A Frenchman known as Monsieur Strauss then challenged Lipsett. Strauss was a “La Savate” fighter and they agreed that he would, according to that style, be allowed to kick while Lipsett would stick to the orthodox style of boxing.
A left hook to the jaw knocked the Frenchman out for the full count in the first round. They met three more times and Lipsett won by first-round knockout on each occasion.
STRANGER KICKED HIM ON THE BUTTOCKS
One day a stranger kicked Lipsett on the buttocks. He turned around and knocked his assailant out with a right that landed on the man’s mouth. Lipsett’s knuckles were so badly broken that he stopped boxing.
At the time, referees for professional tournaments promoted by the National Sporting Club in St Johns Street in Cape Town were often nominated by the spectators. That is how Lipsett became an outstanding referee.
For 20-rounds bouts those days, referees used to take 20 beans or pebbles into the ring; ten in each pocket. At the end of each round he transferred a bean or a pebble from one pocket to the other, according to who, in his view, had won the round. If he felt they drew a round, no transfer was made.
At the end of the 19th round he counted the number of beans or pebbles in each pocket. This enabled him to announce the result immediately after the final round.
Lipsett used this system in the many fights he handled from 1908 to 1911. Thereafter, on advice from the manager of the National Sporting Club in London, a Mr Bettison, he began writing down the scores at the end of each round.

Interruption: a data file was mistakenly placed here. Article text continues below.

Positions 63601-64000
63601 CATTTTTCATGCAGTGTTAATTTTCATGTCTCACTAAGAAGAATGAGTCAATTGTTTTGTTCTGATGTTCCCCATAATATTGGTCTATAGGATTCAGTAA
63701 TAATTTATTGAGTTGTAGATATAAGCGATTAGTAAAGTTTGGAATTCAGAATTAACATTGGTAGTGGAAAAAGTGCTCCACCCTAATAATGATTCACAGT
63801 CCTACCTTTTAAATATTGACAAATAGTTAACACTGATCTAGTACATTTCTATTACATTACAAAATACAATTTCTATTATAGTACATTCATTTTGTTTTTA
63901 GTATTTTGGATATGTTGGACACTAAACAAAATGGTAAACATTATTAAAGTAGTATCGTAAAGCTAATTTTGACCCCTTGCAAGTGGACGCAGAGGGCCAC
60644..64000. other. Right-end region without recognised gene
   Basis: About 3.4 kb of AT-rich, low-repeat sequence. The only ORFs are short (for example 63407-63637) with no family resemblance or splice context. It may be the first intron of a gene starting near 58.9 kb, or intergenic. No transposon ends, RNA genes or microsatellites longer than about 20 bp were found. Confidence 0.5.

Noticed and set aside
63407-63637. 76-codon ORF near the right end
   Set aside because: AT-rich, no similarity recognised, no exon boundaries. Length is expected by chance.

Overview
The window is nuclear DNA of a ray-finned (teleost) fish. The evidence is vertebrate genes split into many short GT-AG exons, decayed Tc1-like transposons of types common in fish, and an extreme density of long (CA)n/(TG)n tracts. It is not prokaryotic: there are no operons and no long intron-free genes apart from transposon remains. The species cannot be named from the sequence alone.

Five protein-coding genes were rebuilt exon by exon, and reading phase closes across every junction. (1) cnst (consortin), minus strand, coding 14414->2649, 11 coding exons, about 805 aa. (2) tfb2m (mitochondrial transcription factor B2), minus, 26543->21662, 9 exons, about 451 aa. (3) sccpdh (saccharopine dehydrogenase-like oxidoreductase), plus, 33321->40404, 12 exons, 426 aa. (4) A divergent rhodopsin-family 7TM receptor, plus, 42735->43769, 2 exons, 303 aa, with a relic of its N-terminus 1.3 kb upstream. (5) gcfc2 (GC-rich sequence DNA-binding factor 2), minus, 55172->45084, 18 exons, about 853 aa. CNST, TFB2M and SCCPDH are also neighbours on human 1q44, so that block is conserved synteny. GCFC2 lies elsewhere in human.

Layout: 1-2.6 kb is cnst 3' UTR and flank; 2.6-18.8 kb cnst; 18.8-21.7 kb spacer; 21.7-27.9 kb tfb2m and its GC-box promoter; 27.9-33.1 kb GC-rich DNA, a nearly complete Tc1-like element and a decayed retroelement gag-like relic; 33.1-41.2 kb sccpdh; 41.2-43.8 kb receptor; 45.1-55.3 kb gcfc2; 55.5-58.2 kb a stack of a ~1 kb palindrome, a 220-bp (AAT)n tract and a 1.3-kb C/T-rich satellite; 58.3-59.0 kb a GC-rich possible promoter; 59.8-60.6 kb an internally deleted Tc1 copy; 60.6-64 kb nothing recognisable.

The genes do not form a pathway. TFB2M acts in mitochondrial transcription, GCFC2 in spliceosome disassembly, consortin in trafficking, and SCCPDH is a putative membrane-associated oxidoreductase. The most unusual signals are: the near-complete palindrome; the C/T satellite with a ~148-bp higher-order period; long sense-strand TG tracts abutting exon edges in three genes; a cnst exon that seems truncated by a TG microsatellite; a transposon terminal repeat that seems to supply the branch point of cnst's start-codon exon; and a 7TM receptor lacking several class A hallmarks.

Lipsett was the referee in 354 fights from 1908 to 1959; most of them being top-line contests. He handled the bout for the vacant SA heavyweight title between Willie Storm and Ben Foord on June 26, 1934 and the one between Willie Toweel and the Frenchman Tony Garcia on November 20, 1958.
He also refereed hundreds of amateur bouts; many of them without judges.
In 1923, when the Cape of Good Hope Board of Control for Professional Boxing and Wrestling was formed – under the chairmanship of Dr C Impey – Lipsett was invited to become a member.
However, he declined because he wanted to continue to referee fights. Impey then asked him to draw up a set of rules to govern professional boxing. These rules were also adopted by the three other provincial boards.
When the SA National Board for Professional Boxing was formed in Johannesburg in 1954, Lipsett was the only one, outside the chairmen of the four provincial boards, invited to attend the meeting, which was chaired by Justice EM de Beer.
Lipsett, truly one of the pioneers of SA boxing, died in Cape Town on July 27, 1966.